Las Vegas: Decent Trading and The Return of the American ConsumerJune 06, 10
The Las Vegas shows lived up to people’s pre-show expectations: good trading. Nothing more, or less. Jewelry buyers were focused on lower price point items, while diamond buyers sought a wide variety of goods, yet focusing on keeping prices within range.
At the high-end Couture show, exhibitors showcased a wide range of designs. The surprising element was the addition of low -end lines that most of the designers brought to accommodate the interest in lower price points, and so, many had items that retail at $300 and up, some had $150 items.
From a design perspective, an emerging trend is intricate, lace like design elements. This is a step away from the simpler design styles that the American market usually favors. Designers created large pendants and wide bracelets with this design element.
Two other trends seen at Couture were very delicate, thin, light and airy items and, conversely, large layered items, mostly necklaces. The first was often made with yellow gold and set sparsely with diamonds or semi-precious stones. The components of the large items were a mix of materials in different sizes and colors.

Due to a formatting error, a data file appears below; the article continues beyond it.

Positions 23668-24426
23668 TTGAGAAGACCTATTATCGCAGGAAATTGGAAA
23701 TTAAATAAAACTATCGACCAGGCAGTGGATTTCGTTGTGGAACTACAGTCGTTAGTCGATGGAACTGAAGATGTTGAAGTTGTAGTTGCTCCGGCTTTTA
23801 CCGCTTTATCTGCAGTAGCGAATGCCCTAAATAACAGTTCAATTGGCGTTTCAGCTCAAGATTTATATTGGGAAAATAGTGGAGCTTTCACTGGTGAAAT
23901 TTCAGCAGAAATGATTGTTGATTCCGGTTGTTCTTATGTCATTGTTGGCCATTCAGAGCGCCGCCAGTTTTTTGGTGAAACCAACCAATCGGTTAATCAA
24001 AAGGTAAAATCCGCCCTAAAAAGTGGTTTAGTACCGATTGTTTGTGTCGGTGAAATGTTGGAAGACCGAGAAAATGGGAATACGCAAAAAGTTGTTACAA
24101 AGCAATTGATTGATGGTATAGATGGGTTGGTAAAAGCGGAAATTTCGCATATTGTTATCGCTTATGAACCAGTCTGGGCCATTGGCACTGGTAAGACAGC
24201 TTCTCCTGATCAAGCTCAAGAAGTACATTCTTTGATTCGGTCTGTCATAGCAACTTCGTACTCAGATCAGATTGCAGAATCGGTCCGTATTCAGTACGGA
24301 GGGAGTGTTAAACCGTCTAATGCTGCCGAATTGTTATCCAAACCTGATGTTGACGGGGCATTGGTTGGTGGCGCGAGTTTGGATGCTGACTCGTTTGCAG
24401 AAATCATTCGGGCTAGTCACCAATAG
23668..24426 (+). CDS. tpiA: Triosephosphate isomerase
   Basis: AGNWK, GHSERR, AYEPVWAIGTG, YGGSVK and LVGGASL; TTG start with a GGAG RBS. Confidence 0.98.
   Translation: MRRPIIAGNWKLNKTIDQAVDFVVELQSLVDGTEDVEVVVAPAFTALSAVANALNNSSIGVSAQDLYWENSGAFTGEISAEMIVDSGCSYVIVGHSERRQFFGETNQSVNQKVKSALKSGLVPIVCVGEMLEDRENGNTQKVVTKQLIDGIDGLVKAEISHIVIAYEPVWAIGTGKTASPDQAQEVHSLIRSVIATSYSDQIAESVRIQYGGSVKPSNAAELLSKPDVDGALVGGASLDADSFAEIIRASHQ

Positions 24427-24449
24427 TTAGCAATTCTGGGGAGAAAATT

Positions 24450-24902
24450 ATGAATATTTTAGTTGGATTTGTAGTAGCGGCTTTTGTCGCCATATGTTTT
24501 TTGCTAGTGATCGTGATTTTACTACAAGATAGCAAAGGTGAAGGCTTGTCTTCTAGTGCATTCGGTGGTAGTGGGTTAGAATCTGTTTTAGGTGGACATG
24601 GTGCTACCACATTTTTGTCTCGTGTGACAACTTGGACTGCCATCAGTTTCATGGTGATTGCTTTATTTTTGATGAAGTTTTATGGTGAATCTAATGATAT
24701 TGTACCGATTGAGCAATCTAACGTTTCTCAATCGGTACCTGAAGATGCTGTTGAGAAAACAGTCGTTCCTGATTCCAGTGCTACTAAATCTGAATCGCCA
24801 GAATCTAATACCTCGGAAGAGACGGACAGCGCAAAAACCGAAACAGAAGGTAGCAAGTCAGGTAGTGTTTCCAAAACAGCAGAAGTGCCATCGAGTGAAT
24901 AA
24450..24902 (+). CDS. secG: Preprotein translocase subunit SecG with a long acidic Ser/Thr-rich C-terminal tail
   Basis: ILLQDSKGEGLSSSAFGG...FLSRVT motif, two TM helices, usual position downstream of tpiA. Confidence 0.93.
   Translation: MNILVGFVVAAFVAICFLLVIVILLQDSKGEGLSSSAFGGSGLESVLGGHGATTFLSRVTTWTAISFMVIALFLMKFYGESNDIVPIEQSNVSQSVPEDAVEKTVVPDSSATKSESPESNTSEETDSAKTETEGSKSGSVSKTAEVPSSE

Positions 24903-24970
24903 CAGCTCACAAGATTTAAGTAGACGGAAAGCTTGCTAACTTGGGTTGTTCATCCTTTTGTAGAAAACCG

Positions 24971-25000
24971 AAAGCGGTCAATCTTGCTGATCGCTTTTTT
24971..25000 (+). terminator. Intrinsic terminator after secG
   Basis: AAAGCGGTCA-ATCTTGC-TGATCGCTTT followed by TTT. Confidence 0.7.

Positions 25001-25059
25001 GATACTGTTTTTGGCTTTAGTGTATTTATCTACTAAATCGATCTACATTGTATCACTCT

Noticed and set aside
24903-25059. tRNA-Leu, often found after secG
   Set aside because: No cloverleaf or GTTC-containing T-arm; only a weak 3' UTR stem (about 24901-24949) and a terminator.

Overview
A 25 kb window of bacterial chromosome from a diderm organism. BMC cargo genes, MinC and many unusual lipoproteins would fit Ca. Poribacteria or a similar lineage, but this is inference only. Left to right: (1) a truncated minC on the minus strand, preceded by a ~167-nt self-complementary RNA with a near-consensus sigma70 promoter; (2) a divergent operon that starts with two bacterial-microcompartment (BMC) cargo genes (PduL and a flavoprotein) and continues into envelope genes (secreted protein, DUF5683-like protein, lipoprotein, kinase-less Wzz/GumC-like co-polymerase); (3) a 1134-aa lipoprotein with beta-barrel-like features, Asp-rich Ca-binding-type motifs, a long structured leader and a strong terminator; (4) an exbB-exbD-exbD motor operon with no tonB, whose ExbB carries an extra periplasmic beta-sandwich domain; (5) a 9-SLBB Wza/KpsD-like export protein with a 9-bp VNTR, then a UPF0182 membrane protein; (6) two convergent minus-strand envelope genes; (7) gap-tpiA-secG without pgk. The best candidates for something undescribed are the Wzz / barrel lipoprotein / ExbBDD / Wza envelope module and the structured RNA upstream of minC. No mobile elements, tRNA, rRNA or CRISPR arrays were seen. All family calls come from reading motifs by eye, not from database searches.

At the JCK show, exhibitors did not offer any defined trend, but the desire to bring down price point was clear. Naturally, as the show progressed, it became clear that buyers were focusing on lower cost items.
Among the diamond traders things were different. Israeli traders provided a mixture of impressions, preferring to remain vague about their business. Indian traders were buying 1+ carat goods in the lower H-K color range, VVS+ quality, not insisting on good makes. Some said the purchases were speculative, while others said they are buying them to supply the Indian retail market.
Fancy color, mostly larger 2+ carat items sold well according to almost all those that sold them.
Finally, a word about the American consumer. The U.S. economy is slowly improving. In the summer of 2008, a few months before the crash, walking down Las Vegas Blvd. it was clear that there are less American vacationers walking around. In retrospect, it was an early sign that spending is down and that something was not working right in the U.S. market.
This week, the crowds were clearly back. Anecdotal conversations with taxi drivers, shop owners and others, pointed to a rise in spending and greater confidence among these American vacationers. The spending levels are not yet back to their previous highs, but are none the less recuperating. If this is an indication, the Holiday Season may have a positive surprise for us all.